Norwich City

All-Time Premier League Record

Played Won Drew Lost Scored Conceded Goal Difference Points No of Seasons
316 89 92 135 365 510 -145 359 8

 

Most Premier League Appearances

Player Appearances Total
Russell Martin 125
Mark Bowen 119
John Ruddy 116
Wes Hoolahan 112
Ian Crook 106
Bryan Gunn 104
Jonny Howson 104
Bradley Johnson 101
John Polston 96
Sebastien Bassong 93

 

Most Premier League Goals

Player Goals Total
Chris Sutton 33
Grant Holt 23
Mark Robins 20
Efan Ekoku 15
Anthony Pilkington 14
Wes Hoolahan 12
Robert Snodgrass 12
Ruel Fox 11
Steve Morison 10
Jeremy Goss 9

 

Biggest Premier League Victories

Match Date Season
Everton 1-5 Norwich City 25th September 1993 1993-1994
Leeds United 0-4 Norwich City 21st August 1993 1993-1994
Norwich City 4-0 West Bromwich Albion 12th May 2013 2012-2013
Nottingham Forest 0-3 Norwich City 17th March 1993 1992-1993
Norwich City 3-0 Everton 21st March 1994 1993-1994
Norwich City 3-0 Chelsea 10th December 1994 1994-1995
Norwich City 3-0 Ipswich Town 20th March 1995 1994-1995
Arsenal 2-4 Norwich City 15th August 1992 1992-1993
Norwich City 4-2 Crystal Palace 27th January 1993 1992-1993
Norwich City 4-2 Leeds United 14th April 1993 1992-1993

 

Worst Premier League Defeats

Match Date Season
Manchester City 7-0 Norwich City 2nd November 2013 2013-2014
Blackburn Rovers 7-1 Norwich City 3rd October 1992 1992-1993
Fulham 6-0 Norwich City 15th May 2005 2004-2005
Norwich City 1-6 Manchester City 14th April 2012 2011-2012
Fulham 5-0 Norwich City 18th August 2012 2012-2013
Liverpool FC 5-0 Norwich City 19th January 2013 2012-2013
Newcastle United 6-2 Norwich City 18th October 2015 2015-2016
Tottenham Hotspur 5-1 Norwich City 9th April 1993 1992-1993
Arsenal 5-1 Norwich City 1st April 1995 1994-1995
Manchester City 5-1 Norwich City 3rd December 2011 2011-2012

 

Managers

Manager No of Seasons managed Left the Club
Mike Walker 2 5th January 1994
John Deehan 2 10th April 1995
Nigel Worthington 1 1st October 2006
Paul Lambert 1 1st June 2012
Chris Hughton 2 6th April 2014
Neil Adams 1 5th January 2015
Alex Neil 1 10th March 2017

 

Highest Home Attendances

Match Date Attendance Figure Season
Norwich City 3-2 Newcastle United 2nd April 2016 27,137 2015-2016
Norwich City 0-1 Manchester United 7th May 2016 27,132 2015-2016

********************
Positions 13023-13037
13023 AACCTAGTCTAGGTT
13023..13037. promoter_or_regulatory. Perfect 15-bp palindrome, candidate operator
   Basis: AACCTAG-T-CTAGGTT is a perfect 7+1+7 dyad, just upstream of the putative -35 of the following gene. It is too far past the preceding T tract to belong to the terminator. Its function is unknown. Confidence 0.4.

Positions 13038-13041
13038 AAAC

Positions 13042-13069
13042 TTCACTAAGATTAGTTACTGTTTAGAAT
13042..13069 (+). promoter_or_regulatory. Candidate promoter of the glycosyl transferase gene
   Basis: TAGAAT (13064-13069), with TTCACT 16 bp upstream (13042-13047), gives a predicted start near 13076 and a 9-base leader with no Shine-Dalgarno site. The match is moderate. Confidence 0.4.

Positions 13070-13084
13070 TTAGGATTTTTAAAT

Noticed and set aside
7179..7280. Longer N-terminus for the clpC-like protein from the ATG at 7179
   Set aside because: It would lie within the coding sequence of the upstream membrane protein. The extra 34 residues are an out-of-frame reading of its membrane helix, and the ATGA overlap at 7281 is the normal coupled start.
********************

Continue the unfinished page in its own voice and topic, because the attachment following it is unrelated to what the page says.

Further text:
Norwich City 0-3 Sunderland 16th April 2016 27,117 2015-2016
Norwich City 4-5 Liverpool FC 23rd January 2016 27,108 2015-2016
Norwich City 2-2 West Ham United 13th February 2016 27,101 2015-2016
Norwich City 1-1 Arsenal 29th November 2015 27,091 2015-2016
Norwich City 1-2 Chelsea 1st March 2016 27,091 2015-2016
Norwich City 2-0 Aston Villa 28th December 2015 27,072 2015-2016
Norwich City 1-2 Leicester City 3rd October 2015 27,067 2015-2016
Norwich City 0-3 Tottenham Hotspur 2nd February 2016 27,067 2015-2016

 

Intro

Norwich City have always been an entertaining side to watch and that started in the very first Premier League season where they topped the table on Christmas Day 1992 and finished in third place in the final standings. Two seasons later, the policy of selling their star assets led to their downfall and relegation and since then, have experienced three further relegations under the guidance of Nigel Worthington, Neil Adams and Alex Neil. However, the Canaries have achieved other unique feats, including having the first player to score four goals in a Premier League match and being the first team to have three hat-tricks scored by the same player against them when Luis Suarez achieved the feat in his Liverpool FC days.

 

1992-1993

Considered among the relegation favourites going into the campaign under new manager Mike Walker, Norwich City made an immediate impression on the Premier League’s opening weekend, storming back from 2-0 down to beat pre-season title favourites Arsenal 4-2 at Highbury. Despite a 7-1 hammering at Blackburn Rovers in early October, the Canaries continued to defy the critics and topped the table on Christmas Day.

Helped by the goals of Mark Robins, the speedy pace of Ruel Fox down the flanks and the artistry of the experienced David Phillips in midfield, Norwich stayed firmly in the title battle until early April when they lost 3-1 at home to eventual champions Manchester United. Although they ended up with a negative goal difference, Norwich finished a brilliant third in the standings, earning European qualification for the following season.

 

1993-1994

Despite having one of the Premier League’s smallest fanbases, Norwich continued to overachieve in the early months of the 1993-1994 campaign. They dismantled Leeds United 4-0 at Elland Road, held Manchester United to a 2-2 draw at Old Trafford and recorded an excellent victory early season at Blackburn Rovers. In Europe, they became the first-ever English club to win in Munich against Bayern, knocking the German heavyweights out of the UEFA Cup in the process.

In early January, manager Mike Walker quit to take the vacancy at Everton. Walker had grown tired of seeing his better players being sold by owner Robert Chase with Ruel Fox on his way to Newcastle United. Walker’s assistant John Deehan took over the team with the Canaries in seventh place but he couldn’t sustain the momentum. He managed just two victories and that included a 10-game winless streak as the Norfolk-based club slipped to 12th place by the season’s end.